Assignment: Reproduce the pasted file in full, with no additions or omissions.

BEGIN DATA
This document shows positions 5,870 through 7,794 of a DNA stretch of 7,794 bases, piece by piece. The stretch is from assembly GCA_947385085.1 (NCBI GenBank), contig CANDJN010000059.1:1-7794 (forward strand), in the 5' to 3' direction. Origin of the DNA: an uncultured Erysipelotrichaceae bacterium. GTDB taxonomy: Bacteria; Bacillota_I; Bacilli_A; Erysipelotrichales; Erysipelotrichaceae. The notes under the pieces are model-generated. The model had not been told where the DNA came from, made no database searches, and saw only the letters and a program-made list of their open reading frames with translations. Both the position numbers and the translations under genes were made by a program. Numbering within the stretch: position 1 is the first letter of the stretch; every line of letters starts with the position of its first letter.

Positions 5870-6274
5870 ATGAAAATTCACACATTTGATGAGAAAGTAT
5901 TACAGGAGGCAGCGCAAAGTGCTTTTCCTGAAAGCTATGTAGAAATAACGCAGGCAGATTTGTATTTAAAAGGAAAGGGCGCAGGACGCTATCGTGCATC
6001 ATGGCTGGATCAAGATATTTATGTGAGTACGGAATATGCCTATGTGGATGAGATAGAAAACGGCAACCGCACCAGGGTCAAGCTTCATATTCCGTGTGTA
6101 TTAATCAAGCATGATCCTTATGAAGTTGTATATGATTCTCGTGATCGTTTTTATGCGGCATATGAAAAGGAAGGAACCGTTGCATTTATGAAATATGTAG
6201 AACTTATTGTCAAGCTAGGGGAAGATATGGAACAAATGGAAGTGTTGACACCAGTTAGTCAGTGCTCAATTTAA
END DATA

This document shows positions 5,870 through 7,794 of a DNA stretch of 7,794 bases, piece by piece. The stretch is from assembly GCA_947385085.1 (NCBI GenBank), contig CANDJN010000059.1:1-7794 (forward strand), in the 5' to 3' direction. Origin of the DNA: an uncultured Erysipelotrichaceae bacterium. GTDB taxonomy: Bacteria; Bacillota_I; Bacilli_A; Erysipelotrichales; Erysipelotrichaceae. The notes under the pieces are model-generated. The model had not been told where the DNA came from, made no database searches, and saw only the letters and a program-made list of their open reading frames with translations. Both the position numbers and the translations under genes were made by a program. Numbering within the stretch: position 1 is the first letter of the stretch; every line of letters starts with the position of its first letter.

Positions 5870-6274
5870 ATGAAAATTCACACATTTGATGAGAAAGTAT
5901 TACAGGAGGCAGCGCAAAGTGCTTTTCCTGAAAGCTATGTAGAAATAACGCAGGCAGATTTGTATTTAAAAGGAAAGGGCGCAGGACGCTATCGTGCATC
6001 ATGGCTGGATCAAGATATTTATGTGAGTACGGAATATGCCTATGTGGATGAGATAGAAAACGGCAACCGCACCAGGGTCAAGCTTCATATTCCGTGTGTA
6101 TTAATCAAGCATGATCCTTATGAAGTTGTATATGATTCTCGTGATCGTTTTTATGCGGCATATGAAAAGGAAGGAACCGTTGCATTTATGAAATATGTAG
6201 AACTTATTGTCAAGCTAGGGGAAGATATGGAACAAATGGAAGTGTTGACACCAGTTAGTCAGTGCTCAATTTAA